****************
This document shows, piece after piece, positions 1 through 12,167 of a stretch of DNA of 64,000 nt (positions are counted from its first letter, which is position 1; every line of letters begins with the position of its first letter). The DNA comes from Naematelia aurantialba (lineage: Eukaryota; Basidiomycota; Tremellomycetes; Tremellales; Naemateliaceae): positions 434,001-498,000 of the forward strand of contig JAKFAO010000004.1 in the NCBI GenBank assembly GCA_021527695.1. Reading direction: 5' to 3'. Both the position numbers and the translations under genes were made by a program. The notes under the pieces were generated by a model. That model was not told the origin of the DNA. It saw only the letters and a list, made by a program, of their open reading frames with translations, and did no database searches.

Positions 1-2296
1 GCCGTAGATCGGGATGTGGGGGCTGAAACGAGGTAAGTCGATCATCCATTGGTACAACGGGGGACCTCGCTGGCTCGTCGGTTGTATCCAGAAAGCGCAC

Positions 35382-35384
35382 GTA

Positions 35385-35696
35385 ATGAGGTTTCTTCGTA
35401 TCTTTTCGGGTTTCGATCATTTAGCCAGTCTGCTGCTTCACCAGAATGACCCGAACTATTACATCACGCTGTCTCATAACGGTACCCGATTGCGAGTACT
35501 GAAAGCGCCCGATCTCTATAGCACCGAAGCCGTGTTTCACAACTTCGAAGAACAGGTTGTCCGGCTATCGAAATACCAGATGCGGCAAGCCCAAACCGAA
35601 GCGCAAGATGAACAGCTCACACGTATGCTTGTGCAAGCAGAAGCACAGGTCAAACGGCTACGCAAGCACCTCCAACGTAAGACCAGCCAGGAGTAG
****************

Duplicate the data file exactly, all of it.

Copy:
This document shows, piece after piece, positions 1 through 12,167 of a stretch of DNA of 64,000 nt (positions are counted from its first letter, which is position 1; every line of letters begins with the position of its first letter). The DNA comes from Naematelia aurantialba (lineage: Eukaryota; Basidiomycota; Tremellomycetes; Tremellales; Naemateliaceae): positions 434,001-498,000 of the forward strand of contig JAKFAO010000004.1 in the NCBI GenBank assembly GCA_021527695.1. Reading direction: 5' to 3'. Both the position numbers and the translations under genes were made by a program. The notes under the pieces were generated by a model. That model was not told the origin of the DNA. It saw only the letters and a list, made by a program, of their open reading frames with translations, and did no database searches.

Positions 1-2296
1 GCCGTAGATCGGGATGTGGGGGCTGAAACGAGGTAAGTCGATCATCCATTGGTACAACGGGGGACCTCGCTGGCTCGTCGGTTGTATCCAGAAAGCGCAC

Positions 35382-35384
35382 GTA

Positions 35385-35696
35385 ATGAGGTTTCTTCGTA
35401 TCTTTTCGGGTTTCGATCATTTAGCCAGTCTGCTGCTTCACCAGAATGACCCGAACTATTACATCACGCTGTCTCATAACGGTACCCGATTGCGAGTACT
35501 GAAAGCGCCCGATCTCTATAGCACCGAAGCCGTGTTTCACAACTTCGAAGAACAGGTTGTCCGGCTATCGAAATACCAGATGCGGCAAGCCCAAACCGAA
35601 GCGCAAGATGAACAGCTCACACGTATGCTTGTGCAAGCAGAAGCACAGGTCAAACGGCTACGCAAGCACCTCCAACGTAAGACCAGCCAGGAGTAG